_{12}at the contact surface between the lower part of the material and the counter roller. Since it is the second discontinuity (material/counter roller), there is a reflection of intensity I

_{r1}, which returns part of the ultrasonic energy into the material, while the other part with an intensity of I

_{2}goes into the counter roller, representing a loss of ultrasonic energy.

_{r1}, gradually becomes of intensity I

_{21}. Back-reflection of I

_{r2}on the discontinuity (material/sonotrode) causes a portion of the ultrasonic energy to return to the material and a portion of the ultrasonic wave with an intensity of I

_{3}to reach the sonotrode.

_{0}, i.e., the average power of the ultrasonic wave, as determined by E. Dieulasaint and D. Royer [16], can be expressed by Equation (1):

_{0}is defined as the product of the specific density of the material ρ

_{0}from which the ultrasonic rotary sonotrode is made and the speed of the sound wave c

_{0}in it in accordance with Equation (2):

_{1}and the counter roller Z

_{2}are defined according to equations:

_{r}and direct ultrasound pressure p

_{d}) is defined by Equation (5):

_{d}of ultrasound intensity) is defined by Equation (6):

_{r}and direct I

_{d}of ultrasound intensity) is defined by Equation (8):

_{0}i and material Z

_{1}is defined by Equation (12):

_{1}and the counter roller Z

_{2}is defined by Equation (13):

_{α}

_{1}in the thermoplastic polymer material, the temperature of the material rises and the ultrasonic wave penetrating through the material weakens in intensity, so that it drops from the initial I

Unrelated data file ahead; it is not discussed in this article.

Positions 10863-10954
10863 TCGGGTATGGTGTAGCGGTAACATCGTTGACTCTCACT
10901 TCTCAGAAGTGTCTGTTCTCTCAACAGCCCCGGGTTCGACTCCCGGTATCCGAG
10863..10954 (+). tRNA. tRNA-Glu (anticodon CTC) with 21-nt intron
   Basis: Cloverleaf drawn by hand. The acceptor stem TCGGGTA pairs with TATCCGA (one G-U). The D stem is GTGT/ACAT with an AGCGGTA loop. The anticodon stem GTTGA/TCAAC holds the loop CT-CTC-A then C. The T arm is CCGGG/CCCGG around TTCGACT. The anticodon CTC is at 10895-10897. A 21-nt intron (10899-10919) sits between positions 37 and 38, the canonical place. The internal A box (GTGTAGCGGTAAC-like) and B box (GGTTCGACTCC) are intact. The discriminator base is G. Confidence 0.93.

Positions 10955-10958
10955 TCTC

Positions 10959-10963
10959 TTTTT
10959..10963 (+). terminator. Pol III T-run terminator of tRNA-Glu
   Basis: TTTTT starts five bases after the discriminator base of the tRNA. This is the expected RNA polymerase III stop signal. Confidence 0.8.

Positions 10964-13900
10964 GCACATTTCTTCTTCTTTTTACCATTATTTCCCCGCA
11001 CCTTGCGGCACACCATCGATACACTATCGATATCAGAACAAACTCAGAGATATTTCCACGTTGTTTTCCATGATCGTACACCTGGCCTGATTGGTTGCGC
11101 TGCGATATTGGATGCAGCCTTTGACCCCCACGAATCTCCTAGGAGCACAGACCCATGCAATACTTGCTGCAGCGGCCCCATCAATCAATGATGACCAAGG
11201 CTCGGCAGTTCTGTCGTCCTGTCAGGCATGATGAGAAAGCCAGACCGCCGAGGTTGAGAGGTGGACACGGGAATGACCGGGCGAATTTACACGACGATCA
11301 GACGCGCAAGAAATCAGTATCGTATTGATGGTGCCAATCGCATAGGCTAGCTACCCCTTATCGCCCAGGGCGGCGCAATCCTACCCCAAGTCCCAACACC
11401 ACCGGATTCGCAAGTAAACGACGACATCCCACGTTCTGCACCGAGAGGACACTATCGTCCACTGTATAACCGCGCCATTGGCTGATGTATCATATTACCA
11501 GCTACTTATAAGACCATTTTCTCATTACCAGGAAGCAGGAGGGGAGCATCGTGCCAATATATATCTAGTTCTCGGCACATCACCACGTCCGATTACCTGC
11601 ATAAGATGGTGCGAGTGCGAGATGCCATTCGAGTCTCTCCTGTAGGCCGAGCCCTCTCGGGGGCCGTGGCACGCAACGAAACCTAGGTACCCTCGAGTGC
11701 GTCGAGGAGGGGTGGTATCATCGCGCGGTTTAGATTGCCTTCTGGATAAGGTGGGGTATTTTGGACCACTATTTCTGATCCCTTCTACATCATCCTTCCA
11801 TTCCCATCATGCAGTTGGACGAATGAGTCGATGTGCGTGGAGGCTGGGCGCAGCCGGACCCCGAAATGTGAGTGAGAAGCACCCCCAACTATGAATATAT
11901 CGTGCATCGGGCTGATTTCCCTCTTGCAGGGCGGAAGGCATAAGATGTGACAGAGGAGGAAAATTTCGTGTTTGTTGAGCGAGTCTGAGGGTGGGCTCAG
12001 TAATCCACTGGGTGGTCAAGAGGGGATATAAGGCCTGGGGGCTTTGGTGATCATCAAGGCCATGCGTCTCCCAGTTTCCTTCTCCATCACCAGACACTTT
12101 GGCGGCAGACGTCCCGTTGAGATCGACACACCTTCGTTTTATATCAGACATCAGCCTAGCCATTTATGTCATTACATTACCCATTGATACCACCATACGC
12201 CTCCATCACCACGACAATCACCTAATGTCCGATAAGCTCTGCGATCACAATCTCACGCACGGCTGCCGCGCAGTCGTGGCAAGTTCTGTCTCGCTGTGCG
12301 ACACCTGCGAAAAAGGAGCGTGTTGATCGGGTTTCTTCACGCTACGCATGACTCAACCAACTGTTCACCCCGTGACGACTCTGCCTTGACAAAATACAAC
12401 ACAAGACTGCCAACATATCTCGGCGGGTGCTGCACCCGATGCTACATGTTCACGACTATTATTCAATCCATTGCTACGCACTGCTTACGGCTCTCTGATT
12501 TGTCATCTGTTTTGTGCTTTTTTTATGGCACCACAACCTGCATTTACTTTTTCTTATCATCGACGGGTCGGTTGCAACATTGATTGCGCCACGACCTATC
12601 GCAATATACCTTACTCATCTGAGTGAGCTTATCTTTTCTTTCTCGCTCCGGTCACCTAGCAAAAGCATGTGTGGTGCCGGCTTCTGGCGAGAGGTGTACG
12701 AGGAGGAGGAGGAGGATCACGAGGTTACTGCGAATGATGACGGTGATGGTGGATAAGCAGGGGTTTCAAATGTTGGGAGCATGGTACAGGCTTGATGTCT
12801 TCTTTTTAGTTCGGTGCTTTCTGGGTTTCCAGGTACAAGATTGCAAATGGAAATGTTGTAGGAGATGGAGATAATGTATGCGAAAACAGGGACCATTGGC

_{1}to the intensity I

_{12}at the bottom of the layer of the welded material. In this way, the absorption value of the injected ultrasonic wave from the sonotrode can be calculated in the polymer material:

_{α}

_{1}, which is converted into heat, is shown in Figure 1.

_{r1}on the discontinuity (2) (material/counter roller) returning to the polymer material is defined by the equation:

_{21}at the end of its path, near the top of the material layer:

_{1}developed in the polymer material:

_{0}, which is directed towards the thermoplastic polymer material according to its effect. When the ultrasound wave reaches the discontinuity (1) at the boundary of the sonotrode and the upper layer of the material being welded, a reflection occurs, whereby a part of the ultrasonic wave I

_{r}

_{0}is reflected back into the sonotrode. The weakened ultrasonic wave with intensity I

_{1}continues to penetrate the polymer material. As the ultrasonic wave penetrates the polymer material, the ultrasonic energy I

_{α}